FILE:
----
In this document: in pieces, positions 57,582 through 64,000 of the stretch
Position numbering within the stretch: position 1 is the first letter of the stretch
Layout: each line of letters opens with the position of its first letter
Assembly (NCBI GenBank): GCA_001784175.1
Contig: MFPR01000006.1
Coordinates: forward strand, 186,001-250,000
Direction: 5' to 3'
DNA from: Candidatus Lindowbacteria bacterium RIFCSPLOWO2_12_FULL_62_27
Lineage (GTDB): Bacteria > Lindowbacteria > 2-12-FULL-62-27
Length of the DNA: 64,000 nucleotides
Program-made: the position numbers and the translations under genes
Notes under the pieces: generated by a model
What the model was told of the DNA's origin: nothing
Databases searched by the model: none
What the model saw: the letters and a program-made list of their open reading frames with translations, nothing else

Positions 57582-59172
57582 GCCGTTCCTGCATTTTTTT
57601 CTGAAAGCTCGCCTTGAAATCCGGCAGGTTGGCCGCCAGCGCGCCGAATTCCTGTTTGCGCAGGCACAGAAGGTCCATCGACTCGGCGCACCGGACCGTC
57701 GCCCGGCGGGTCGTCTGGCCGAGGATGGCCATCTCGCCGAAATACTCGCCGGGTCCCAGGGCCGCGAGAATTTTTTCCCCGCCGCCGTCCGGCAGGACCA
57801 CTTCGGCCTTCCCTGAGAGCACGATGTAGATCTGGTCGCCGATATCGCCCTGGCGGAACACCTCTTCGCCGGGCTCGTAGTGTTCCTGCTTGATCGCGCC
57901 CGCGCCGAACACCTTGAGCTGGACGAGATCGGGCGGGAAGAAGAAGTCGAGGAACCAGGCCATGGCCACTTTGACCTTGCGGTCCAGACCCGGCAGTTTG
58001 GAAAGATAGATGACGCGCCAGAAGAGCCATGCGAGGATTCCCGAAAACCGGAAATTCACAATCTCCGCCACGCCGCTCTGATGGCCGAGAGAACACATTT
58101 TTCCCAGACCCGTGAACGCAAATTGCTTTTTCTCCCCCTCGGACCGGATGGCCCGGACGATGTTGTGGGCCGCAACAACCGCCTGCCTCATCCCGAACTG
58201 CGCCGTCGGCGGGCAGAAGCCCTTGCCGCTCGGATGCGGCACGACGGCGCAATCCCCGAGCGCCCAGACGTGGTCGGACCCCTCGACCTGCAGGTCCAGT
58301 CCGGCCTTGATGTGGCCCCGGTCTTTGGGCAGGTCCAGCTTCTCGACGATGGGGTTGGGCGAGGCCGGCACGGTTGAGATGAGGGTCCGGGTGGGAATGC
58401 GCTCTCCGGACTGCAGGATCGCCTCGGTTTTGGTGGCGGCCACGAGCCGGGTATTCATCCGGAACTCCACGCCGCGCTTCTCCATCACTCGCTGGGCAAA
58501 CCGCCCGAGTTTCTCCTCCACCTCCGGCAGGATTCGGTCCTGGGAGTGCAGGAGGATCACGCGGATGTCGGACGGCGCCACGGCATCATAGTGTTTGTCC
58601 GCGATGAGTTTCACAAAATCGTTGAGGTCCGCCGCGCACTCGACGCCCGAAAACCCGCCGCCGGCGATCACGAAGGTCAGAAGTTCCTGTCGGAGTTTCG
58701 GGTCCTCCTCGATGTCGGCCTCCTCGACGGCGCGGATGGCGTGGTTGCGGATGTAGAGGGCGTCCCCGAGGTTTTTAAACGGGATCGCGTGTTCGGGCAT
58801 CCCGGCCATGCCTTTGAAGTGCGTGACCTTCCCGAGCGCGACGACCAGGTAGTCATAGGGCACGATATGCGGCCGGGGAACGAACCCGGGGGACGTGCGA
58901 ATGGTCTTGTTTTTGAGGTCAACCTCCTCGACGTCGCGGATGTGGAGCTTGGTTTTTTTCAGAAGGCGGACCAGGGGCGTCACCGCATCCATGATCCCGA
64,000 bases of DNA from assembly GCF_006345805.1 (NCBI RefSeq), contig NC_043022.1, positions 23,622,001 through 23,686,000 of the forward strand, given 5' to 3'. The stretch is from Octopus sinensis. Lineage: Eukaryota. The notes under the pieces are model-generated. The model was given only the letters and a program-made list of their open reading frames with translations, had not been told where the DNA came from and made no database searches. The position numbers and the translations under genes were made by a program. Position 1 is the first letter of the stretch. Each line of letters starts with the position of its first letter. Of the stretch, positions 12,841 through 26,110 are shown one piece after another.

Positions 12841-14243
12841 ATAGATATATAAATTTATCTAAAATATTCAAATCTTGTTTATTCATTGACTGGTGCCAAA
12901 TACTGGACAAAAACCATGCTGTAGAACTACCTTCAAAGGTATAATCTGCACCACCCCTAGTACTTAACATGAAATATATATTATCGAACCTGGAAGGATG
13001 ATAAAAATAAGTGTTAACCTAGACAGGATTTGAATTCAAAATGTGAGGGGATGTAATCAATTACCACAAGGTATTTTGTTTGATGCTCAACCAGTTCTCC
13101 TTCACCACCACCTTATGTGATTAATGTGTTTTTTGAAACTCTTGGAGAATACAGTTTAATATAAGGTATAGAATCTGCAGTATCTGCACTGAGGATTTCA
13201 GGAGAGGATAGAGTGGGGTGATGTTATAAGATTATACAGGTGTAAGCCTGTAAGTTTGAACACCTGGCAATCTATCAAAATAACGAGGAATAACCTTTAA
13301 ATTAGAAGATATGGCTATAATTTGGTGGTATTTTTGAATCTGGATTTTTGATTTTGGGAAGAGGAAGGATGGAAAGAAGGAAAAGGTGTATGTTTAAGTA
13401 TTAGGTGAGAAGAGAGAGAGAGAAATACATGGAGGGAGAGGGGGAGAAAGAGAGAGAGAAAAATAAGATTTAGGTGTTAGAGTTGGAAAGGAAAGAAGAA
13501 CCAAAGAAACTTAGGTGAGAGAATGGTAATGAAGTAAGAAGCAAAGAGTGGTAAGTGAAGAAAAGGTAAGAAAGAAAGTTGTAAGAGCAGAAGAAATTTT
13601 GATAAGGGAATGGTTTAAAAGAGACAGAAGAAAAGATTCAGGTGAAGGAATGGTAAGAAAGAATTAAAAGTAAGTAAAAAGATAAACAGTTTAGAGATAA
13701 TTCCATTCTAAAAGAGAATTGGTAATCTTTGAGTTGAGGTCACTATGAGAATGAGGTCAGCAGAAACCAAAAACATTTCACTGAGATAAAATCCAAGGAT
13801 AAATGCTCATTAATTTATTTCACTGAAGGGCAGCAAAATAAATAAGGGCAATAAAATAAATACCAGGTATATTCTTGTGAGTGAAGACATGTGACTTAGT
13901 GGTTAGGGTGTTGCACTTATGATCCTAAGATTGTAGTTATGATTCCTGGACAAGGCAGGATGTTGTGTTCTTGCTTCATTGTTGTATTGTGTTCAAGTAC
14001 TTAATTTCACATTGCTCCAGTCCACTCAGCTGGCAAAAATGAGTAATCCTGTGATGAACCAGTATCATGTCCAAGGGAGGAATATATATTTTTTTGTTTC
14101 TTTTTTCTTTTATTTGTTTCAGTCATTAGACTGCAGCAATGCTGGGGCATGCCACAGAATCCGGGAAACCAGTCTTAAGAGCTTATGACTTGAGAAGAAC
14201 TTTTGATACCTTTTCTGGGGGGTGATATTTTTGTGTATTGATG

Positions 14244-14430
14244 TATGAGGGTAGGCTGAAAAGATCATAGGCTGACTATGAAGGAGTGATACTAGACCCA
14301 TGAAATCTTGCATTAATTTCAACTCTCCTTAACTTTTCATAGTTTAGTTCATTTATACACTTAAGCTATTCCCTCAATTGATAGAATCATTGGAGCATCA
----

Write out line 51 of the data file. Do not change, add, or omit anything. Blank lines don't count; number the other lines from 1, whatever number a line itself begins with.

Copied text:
14301 TGAAATCTTGCATTAATTTCAACTCTCCTTAACTTTTCATAGTTTAGTTCATTTATACACTTAAGCTATTCCCTCAATTGATAGAATCATTGGAGCATCA